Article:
“Chevy Volt doesn’t make 2014 list of fuel economy leaders,” the Washington Examiner reports:
The Department of Energy released its 2014 fuel economy guide, complete with a list of fuel economy leaders, and yet again, the Volt didn’t make the list.
In fact, the Volt — a compact car — doesn’t even perform as well by most metrics as some midsize plug-in hybrid electric vehicles, according to the guide.
The Volt gets 37 combined mpg (35 mpg city, 40 mpg highway) using premium gasoline. That’s better than most non plug-in vehicles, for sure. But compare that to the Honda Accord plug-in hybrid, which gets 46 combined miles on gasoline — with no mention of it being premium — and 47 mpg in the city and 46 mpg on the highway. Or the Toyota Prius, which gets 50 mpg combined (51 mpg city, 49 mpg highway).
With a starting price of $34,185 (before the $7,500 tax credit, $26,685 if you get the full credit), the Volt isn’t exactly cheap. Compare that to the Prius, which outperforms the Volt on most measures and has a starting price of $29,990 before the tax credit.
The Volt has a range of 344 miles with premium gasoline. Compared to the Ford Fusion plug-in (602 miles with regular gasoline), the Accord plug-in (561 miles with regular gasoline) and the Prius (530 miles with regular gasoline), and the Volt falls further behind.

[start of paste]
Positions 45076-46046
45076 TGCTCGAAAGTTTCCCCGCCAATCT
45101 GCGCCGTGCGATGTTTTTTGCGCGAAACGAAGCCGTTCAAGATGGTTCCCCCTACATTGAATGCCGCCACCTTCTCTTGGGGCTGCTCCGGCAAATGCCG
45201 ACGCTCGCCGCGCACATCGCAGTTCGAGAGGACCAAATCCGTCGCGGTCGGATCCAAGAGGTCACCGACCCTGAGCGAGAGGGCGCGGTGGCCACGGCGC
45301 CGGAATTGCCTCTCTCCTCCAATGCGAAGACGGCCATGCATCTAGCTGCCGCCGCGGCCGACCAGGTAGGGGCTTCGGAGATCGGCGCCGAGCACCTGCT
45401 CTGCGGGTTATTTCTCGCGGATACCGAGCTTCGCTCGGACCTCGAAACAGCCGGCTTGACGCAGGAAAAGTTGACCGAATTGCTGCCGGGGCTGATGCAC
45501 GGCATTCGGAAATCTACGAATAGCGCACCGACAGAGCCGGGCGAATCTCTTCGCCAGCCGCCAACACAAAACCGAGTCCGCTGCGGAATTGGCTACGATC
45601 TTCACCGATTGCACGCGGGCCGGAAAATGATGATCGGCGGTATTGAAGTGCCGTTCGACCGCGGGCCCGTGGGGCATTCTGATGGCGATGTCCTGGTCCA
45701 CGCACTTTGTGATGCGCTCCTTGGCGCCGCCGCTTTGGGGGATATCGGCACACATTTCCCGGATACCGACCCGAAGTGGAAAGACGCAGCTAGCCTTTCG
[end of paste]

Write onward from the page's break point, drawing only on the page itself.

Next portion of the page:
Perhaps the Government Motors vehicle simply isn’t as hot as it seemed when it was first envisioned — on the other hand, it can on occasion, get too hot for the wrong reasons. If so, here’s news you can use from car blog, Jalopnik: “What To Do When Your Electric Car Catches On Fire: An Explainer.”
On the other hand, perhaps this California proposal might light up Chevy Volts — or at least their sales:
One longtime critic of federal transportation spending once concluded that it would be less expensive for the government to buy every new transit rider a Jaguar XJ8 than it would be to build certain new rail systems. Unfortunately, California officials may not have realized that the idea of buying people new cars wasn’t a serious proposal as much as a way to illustrate a point about excessive spending.
The California Air Resources Board is now embarking on a program that would help poor people buy energy-efficient vehicles. In one scenario posed by the agency, a “voucher” might even pay the full price for a Nissan Leaf, an electric car with an MSRP above $21,000, or for used cars with lower price tags.
Perhaps the state could even design a low-cost “people’s car” for the masses…